NEWARK, NJ - An Elizabeth woman admitted this week to making and using phony money orders, cashier’s checks, receipts, and other fabricated documents to fraudulently discharge $2 million in mortgages, student loans, and other financial obligations, says U.S. Attorney Craig Carpenito.
Melissa Reynolds, 43, of Elizabeth, pleaded guilty and was charged with conspiracy to commit mail fraud, mail fraud affecting financial institutions, and bank fraud by U.S. District Judge William H. Walls this week.
According to documents filed in this case and statements made in court:
Beginning in early 2014, Reynolds and Germaine H. King, 41, of Elizabeth, began making fraudulent money orders, cashier’s checks, and other fictitious documents on their home computer. They began mailing these phony money orders to financial institutions and other lenders in their attempt to fraudulently discharge their lawful debts. Reynolds discharged and attempted to discharge more than $2 million in lawful debts.
For example, in May 2014, Reynolds and King mailed fraudulent money orders for $22,260 and $39,585 to a credit union in an effort to fraudulently pay off their Mercedes-Benz cars. They also made and mailed a fraudulent money order for $432,000 to a financial institution as a complete payoff of the mortgage on Reynolds’ home in Elizabeth. The financial institution erroneously accepted the fraudulent payment and credited it as a payoff for her mortgage. Later, a state court reinstated the mortgage.
Reynolds and others unsuccessfully used the same scheme to seek the discharge of other mortgages, including Reynolds’ second residence in Newark, the residence of a conspirator in Hillside, the residence of an individual in West Orange, and the residence of an individual in Bowie, Maryland. Certain of these mortgages were Federal Housing Administration mortgages backed by the U.S. Department of Housing and Urban Development, including the mortgage on Reynolds’ Newark residence. Reynolds and her conspirators mailed fraudulent money orders to HUD or companies acting on behalf of HUD. These payments were rejected.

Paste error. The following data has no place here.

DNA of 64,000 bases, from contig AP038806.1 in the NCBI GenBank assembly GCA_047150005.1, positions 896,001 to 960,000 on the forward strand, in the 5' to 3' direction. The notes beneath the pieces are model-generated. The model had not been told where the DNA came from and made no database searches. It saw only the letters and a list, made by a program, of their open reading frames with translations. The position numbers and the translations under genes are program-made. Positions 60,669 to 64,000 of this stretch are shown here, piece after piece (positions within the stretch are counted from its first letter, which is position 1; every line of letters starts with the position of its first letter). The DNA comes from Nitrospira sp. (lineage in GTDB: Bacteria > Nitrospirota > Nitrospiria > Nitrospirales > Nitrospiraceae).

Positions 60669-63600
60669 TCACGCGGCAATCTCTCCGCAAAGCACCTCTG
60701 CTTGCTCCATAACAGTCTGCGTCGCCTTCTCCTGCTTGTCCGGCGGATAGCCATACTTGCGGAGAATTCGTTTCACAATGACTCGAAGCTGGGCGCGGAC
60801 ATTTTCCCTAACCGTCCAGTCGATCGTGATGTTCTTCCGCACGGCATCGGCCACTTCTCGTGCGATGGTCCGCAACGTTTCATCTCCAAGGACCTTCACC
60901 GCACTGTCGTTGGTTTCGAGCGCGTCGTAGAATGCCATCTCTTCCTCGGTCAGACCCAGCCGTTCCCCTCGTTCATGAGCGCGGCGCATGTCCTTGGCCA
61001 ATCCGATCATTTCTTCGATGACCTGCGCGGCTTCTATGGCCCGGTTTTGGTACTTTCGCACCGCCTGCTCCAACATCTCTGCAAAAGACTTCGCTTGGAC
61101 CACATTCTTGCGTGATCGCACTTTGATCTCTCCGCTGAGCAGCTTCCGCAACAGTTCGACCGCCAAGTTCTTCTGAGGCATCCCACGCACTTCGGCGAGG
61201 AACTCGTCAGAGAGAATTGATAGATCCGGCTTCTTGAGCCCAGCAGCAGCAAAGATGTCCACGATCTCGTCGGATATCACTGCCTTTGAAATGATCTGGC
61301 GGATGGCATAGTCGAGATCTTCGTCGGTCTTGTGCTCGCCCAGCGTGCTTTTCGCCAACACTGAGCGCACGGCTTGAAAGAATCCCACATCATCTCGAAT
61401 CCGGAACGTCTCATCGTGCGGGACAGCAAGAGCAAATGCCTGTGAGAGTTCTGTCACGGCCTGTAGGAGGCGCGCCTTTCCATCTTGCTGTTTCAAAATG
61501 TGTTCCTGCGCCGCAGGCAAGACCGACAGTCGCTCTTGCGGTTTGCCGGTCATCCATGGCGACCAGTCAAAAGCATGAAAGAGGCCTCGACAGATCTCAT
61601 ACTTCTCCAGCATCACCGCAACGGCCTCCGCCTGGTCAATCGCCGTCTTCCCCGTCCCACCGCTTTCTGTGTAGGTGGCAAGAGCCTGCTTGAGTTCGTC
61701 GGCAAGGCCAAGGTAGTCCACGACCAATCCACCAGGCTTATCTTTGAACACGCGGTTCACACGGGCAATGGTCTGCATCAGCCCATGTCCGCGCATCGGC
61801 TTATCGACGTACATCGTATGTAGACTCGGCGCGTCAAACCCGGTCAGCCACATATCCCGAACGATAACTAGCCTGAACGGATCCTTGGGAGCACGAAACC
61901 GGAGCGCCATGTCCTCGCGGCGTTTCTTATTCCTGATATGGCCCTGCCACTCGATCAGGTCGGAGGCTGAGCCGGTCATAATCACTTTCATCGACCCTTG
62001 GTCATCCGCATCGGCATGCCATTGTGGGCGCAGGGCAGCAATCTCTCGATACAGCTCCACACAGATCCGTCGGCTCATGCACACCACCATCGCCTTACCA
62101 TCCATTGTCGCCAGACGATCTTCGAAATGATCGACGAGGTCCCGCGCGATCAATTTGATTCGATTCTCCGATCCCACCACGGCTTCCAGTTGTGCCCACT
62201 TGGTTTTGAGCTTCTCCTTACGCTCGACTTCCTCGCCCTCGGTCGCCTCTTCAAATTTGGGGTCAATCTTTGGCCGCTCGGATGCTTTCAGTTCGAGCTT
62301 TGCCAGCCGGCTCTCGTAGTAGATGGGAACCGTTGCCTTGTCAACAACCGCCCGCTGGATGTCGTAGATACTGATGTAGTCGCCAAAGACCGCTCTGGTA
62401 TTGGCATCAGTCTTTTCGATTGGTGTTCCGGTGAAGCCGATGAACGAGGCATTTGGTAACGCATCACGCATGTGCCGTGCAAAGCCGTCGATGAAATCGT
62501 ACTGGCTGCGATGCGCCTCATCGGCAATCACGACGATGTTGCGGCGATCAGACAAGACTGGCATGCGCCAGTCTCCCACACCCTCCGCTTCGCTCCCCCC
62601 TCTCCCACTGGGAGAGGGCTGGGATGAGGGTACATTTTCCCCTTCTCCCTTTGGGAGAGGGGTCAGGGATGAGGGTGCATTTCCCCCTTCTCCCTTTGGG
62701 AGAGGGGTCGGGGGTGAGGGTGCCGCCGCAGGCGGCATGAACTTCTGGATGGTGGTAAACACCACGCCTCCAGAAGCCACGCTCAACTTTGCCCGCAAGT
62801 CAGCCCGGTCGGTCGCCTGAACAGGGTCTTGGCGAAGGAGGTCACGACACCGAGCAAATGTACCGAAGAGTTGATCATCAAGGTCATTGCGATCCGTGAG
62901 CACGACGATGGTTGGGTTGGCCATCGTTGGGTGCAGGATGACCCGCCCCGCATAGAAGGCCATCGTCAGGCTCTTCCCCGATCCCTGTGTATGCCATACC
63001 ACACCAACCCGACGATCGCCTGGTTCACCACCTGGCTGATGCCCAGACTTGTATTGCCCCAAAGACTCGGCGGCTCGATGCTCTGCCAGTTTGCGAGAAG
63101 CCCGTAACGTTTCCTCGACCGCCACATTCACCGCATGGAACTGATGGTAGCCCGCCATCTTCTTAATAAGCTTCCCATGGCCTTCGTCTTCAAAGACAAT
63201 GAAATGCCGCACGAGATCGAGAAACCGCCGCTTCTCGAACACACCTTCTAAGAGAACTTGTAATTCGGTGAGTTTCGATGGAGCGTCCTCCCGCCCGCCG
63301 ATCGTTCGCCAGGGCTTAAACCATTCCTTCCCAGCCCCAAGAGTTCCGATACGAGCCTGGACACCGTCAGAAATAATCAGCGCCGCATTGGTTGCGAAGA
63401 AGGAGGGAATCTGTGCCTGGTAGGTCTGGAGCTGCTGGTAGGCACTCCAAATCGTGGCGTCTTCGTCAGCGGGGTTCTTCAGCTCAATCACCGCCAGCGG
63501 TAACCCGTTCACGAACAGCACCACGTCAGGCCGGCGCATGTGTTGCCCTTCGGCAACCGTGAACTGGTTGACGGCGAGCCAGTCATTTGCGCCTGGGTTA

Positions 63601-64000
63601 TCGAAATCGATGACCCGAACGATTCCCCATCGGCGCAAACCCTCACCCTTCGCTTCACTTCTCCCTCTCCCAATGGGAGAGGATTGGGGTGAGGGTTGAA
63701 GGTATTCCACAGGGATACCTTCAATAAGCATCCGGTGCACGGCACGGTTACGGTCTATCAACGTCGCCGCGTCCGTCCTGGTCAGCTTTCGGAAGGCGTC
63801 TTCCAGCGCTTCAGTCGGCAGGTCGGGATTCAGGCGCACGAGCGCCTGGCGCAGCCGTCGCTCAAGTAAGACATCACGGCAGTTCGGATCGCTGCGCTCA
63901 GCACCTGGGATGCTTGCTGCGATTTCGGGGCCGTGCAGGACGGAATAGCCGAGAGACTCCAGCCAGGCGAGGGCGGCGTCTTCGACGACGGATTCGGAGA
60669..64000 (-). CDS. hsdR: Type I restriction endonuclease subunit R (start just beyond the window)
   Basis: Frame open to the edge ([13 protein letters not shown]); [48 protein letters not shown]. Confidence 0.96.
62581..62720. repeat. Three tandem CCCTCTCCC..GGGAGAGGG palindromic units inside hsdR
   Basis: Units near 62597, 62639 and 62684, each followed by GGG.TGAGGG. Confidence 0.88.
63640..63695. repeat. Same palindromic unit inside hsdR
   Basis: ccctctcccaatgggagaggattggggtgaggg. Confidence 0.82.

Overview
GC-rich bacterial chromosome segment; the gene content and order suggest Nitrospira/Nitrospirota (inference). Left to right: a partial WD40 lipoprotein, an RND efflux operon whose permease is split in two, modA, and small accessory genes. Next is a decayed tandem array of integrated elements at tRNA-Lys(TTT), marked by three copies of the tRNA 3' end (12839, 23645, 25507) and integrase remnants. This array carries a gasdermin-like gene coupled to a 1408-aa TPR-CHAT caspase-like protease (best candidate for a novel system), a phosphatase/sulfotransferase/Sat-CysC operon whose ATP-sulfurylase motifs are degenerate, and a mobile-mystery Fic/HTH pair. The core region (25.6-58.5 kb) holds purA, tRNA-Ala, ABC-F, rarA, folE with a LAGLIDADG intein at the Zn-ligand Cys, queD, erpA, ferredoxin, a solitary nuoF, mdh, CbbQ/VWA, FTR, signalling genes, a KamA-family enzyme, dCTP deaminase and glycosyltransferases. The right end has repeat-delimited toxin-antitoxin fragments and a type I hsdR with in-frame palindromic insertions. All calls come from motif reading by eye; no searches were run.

Reynolds also sought to fraudulently discharge more than $52,000 in student loans with fraudulent money orders and cashier’s checks. On March 20, 2017, Reynolds sent a fraudulent cashier’s check in the amount $67,000 to the Department of Education’s processing company. These payments were rejected.
Beginning in early 2017, Reynolds, King, and Daniel K. Dxrams, a/k/a “Daniel Kusi,” a/k/a “Danny D. Dxrams,” a/k/a “Randy N. Amoateng,” 40, of Maplewood, conspired to fraudulently pay off Dxrams’ auto leases on a 2012 Bentley, 2016 Rolls Royce Coupe, 2015 Mercedes-Benz, 2016 Mercedes-Benz, and Dxrams’ family member’s 2015 Mercedes-Benz. Reynolds sent a bogus $101,000 cashier’s check to a finance company that enabled Dxrams to obtain title to the Bentley, which Dxrams sold to a third party for approximately $85,000 and then issued a genuine cashier’s check to King for approximately $25,000. Reynolds, King, and Dxrams used this scheme to fraudulently pay off the other luxury cars.
According to authorities the mail fraud and bank fraud conspiracy to which Reynolds pleaded guilty carries a maximum potential penalty of 30 years in prison and a $1 million fine, or twice the gross gain or loss from the offense. Sentencing is scheduled for February 19, 2019.
Authorities also said, on November 9, 2018, a federal grand jury in Newark returned a second superseding indictment against King and Dxrams. This indictment charged King with conspiracy to commit mail and bank fraud conspiracy and bank fraud charges. It also charged King and Dxrams with conspiracy to commit mail fraud related to the luxury car scheme and substantive mail fraud counts. The indictment charged Dxrams with bankruptcy fraud and making a false oath in a bankruptcy proceeding.
The charges and allegations in the second superseding Indictment and previously filed complaint are merely accusations, and those defendants are presumed innocent unless and until proven guilty.